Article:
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The Quiet Rise of the Pakistan Navy (Part 2)

Last week, the Pakistan Navy (PN) appointed a new Chief of Naval Staff (CNS), Admiral Naveed Ashraf, who will succeed Admiral Amjad Khan Niazi in the PN’s top role. Like his predecessor, Admiral Ashraf will inherit an expansive modernization effort across the PN’s surface, sub-surface, and aviation domains, one that is arguably unprecedented in scope and complexity in the PN’s history.

In part one of this report, Quwa reviewed the PN’s roadmap for expanding its surface fleet across frigates, corvettes, offshore patrol vessels (OPV), and patrol boats. Part two will explore the PN’s sub-surface, rotary and fixed-wing aviation, drone, and munitions procurement plans.

Things are quieter on the sub-surface front, though that has much to do with the secrecy surrounding the PN’s ‘silent service.’ In 2015, the PN ordered eight S26-based air-independent propulsion (AIP)-equipped submarines (SSP) from China Shipbuilding & Offshore International Co. Ltd (CSOC). Under the contract, the first four ships would be built in China, while the remaining four in Pakistan by KSEW.

Christened as the Hangor-class, the first four boats were due for delivery in 2023. However, Germany’s refusal to release MTU-396 diesel engines likely delayed the program, pushing the PN to leverage China’s CHD620 in its place. KSEW also confirmed that the Hangor-class SSP will use a Sterling AIP system, which is a standard feature of the S26. Thus, it is unlikely that the PN pursued many modifications to the baseline S26 aside from making it compatible with the Babur-3 submarine-launched cruise missile (SLCM).

KSEW is building at least two of the four remaining Hangor-class SSPs; it laid the keel for the fifth boat and cut the steel of the sixth boat in December 2022. The PN is due to receive all eight boats by 2028, joining the three Agosta 90Bs with upgraded sensors and other subsystems. Overall, the PN will have 11 SSPs, i.e., second only to India in terms of size in the region, but relatively large considering Pakistan has a markedly smaller coast. This does not include specialized submarines in the PN’s possession, like miniature boats.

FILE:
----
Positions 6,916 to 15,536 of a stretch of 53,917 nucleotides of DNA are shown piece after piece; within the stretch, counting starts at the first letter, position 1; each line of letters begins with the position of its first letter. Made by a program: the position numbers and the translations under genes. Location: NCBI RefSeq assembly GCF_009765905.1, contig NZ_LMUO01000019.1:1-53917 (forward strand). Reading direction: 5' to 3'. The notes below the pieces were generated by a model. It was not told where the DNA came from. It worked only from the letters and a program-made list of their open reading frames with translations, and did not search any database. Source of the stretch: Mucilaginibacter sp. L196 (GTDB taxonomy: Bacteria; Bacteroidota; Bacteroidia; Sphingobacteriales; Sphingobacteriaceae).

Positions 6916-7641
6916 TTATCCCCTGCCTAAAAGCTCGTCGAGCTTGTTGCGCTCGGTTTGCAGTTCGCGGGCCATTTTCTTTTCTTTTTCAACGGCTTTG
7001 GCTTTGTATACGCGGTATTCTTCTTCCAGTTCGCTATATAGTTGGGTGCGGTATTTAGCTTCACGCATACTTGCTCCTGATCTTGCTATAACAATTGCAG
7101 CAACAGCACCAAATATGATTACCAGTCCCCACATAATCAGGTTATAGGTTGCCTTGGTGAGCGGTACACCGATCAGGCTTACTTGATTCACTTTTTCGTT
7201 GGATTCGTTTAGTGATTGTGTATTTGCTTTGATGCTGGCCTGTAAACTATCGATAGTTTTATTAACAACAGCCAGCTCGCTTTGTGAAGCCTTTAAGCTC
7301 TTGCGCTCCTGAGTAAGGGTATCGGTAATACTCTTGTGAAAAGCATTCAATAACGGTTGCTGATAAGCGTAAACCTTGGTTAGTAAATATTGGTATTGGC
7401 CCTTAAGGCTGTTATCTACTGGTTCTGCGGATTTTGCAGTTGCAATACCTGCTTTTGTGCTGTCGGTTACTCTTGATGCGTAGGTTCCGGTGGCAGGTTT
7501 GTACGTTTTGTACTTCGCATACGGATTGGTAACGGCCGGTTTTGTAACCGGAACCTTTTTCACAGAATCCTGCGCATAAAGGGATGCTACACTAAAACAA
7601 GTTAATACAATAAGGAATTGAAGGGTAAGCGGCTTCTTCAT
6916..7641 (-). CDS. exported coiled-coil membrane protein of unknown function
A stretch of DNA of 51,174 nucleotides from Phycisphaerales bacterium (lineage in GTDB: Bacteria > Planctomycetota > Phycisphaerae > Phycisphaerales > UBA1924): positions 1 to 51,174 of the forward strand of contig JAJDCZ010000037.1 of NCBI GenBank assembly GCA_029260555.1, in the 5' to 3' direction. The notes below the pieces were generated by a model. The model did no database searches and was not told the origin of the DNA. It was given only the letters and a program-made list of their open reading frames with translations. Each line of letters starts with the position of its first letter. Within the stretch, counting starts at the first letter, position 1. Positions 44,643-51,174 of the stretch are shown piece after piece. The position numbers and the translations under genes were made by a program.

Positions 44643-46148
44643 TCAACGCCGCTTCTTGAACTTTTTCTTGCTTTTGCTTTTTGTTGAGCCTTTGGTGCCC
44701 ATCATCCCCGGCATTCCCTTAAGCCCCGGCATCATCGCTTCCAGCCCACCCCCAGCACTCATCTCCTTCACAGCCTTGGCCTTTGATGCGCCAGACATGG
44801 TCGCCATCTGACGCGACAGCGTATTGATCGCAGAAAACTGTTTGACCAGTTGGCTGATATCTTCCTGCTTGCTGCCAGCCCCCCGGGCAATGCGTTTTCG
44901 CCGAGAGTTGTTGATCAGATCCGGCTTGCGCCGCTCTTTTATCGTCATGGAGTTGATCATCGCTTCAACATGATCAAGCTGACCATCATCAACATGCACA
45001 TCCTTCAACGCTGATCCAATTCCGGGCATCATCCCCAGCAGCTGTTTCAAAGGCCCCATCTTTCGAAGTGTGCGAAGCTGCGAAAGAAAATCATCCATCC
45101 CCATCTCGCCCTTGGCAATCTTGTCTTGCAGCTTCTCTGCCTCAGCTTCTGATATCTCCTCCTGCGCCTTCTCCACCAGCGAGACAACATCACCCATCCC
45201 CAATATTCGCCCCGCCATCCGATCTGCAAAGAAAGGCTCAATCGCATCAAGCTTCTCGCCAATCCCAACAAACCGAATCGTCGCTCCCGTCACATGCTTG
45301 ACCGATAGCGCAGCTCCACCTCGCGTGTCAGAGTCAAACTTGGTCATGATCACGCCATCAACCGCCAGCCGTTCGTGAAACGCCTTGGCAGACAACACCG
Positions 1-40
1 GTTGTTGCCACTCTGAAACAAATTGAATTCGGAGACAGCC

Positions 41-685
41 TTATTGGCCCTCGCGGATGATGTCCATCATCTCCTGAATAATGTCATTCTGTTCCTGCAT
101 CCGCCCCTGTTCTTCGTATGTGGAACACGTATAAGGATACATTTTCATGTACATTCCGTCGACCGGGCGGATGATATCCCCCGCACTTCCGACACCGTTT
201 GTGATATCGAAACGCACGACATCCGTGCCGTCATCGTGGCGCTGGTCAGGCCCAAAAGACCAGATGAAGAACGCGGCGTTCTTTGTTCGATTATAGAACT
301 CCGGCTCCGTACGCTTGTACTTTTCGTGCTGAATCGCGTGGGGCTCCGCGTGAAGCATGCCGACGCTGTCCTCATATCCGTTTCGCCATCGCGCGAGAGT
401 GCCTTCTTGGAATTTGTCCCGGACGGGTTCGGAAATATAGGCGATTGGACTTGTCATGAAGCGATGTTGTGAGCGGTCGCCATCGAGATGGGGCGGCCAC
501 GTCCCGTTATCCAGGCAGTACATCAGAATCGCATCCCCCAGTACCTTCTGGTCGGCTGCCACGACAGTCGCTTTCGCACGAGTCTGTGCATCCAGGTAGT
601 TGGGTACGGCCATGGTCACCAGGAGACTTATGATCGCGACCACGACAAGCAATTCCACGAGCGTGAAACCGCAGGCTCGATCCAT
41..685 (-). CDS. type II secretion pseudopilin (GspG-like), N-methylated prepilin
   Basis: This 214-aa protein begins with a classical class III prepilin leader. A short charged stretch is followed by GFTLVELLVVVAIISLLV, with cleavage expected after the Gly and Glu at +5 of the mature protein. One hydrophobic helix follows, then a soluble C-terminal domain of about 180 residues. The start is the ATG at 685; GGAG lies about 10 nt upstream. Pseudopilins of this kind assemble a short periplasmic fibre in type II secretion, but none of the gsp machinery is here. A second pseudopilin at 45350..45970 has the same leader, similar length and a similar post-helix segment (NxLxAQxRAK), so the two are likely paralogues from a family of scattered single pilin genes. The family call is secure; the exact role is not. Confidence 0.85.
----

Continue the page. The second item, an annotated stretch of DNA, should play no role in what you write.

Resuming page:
In parallel, the PN also has a shallow-water attack (SWAT) submarine program. The status of this program is unclear, though it appears that it is active, with OEMs still promoting their solutions as late as February 2023. The PN is seeking an AIP-equipped design with a displacement of around 700 to 900 tons, but with an emphasis on driving special operations and asymmetrical missions. It could seek two to four boats.

Though upgraded, the Agosta 90Bs are aging, and they lack OEM support from France’s Naval Group. Thus, the PN will likely begin exploring a successor in the late 2020s and, in turn, aim to introduce a new line of SSPs by the late 2030s. This could push the PN to pursue an original submarine program, either through a domestic initiative, or collaboratively with Turkey. Turkey’s Minister of Foreign Affairs, Mevlüt Çavuşoğlu, reportedly said that the PN is interested in working with Turkey on submarines. While likely in reference to the SWAT program, working with Turkey could create a pathway to a larger SSP program.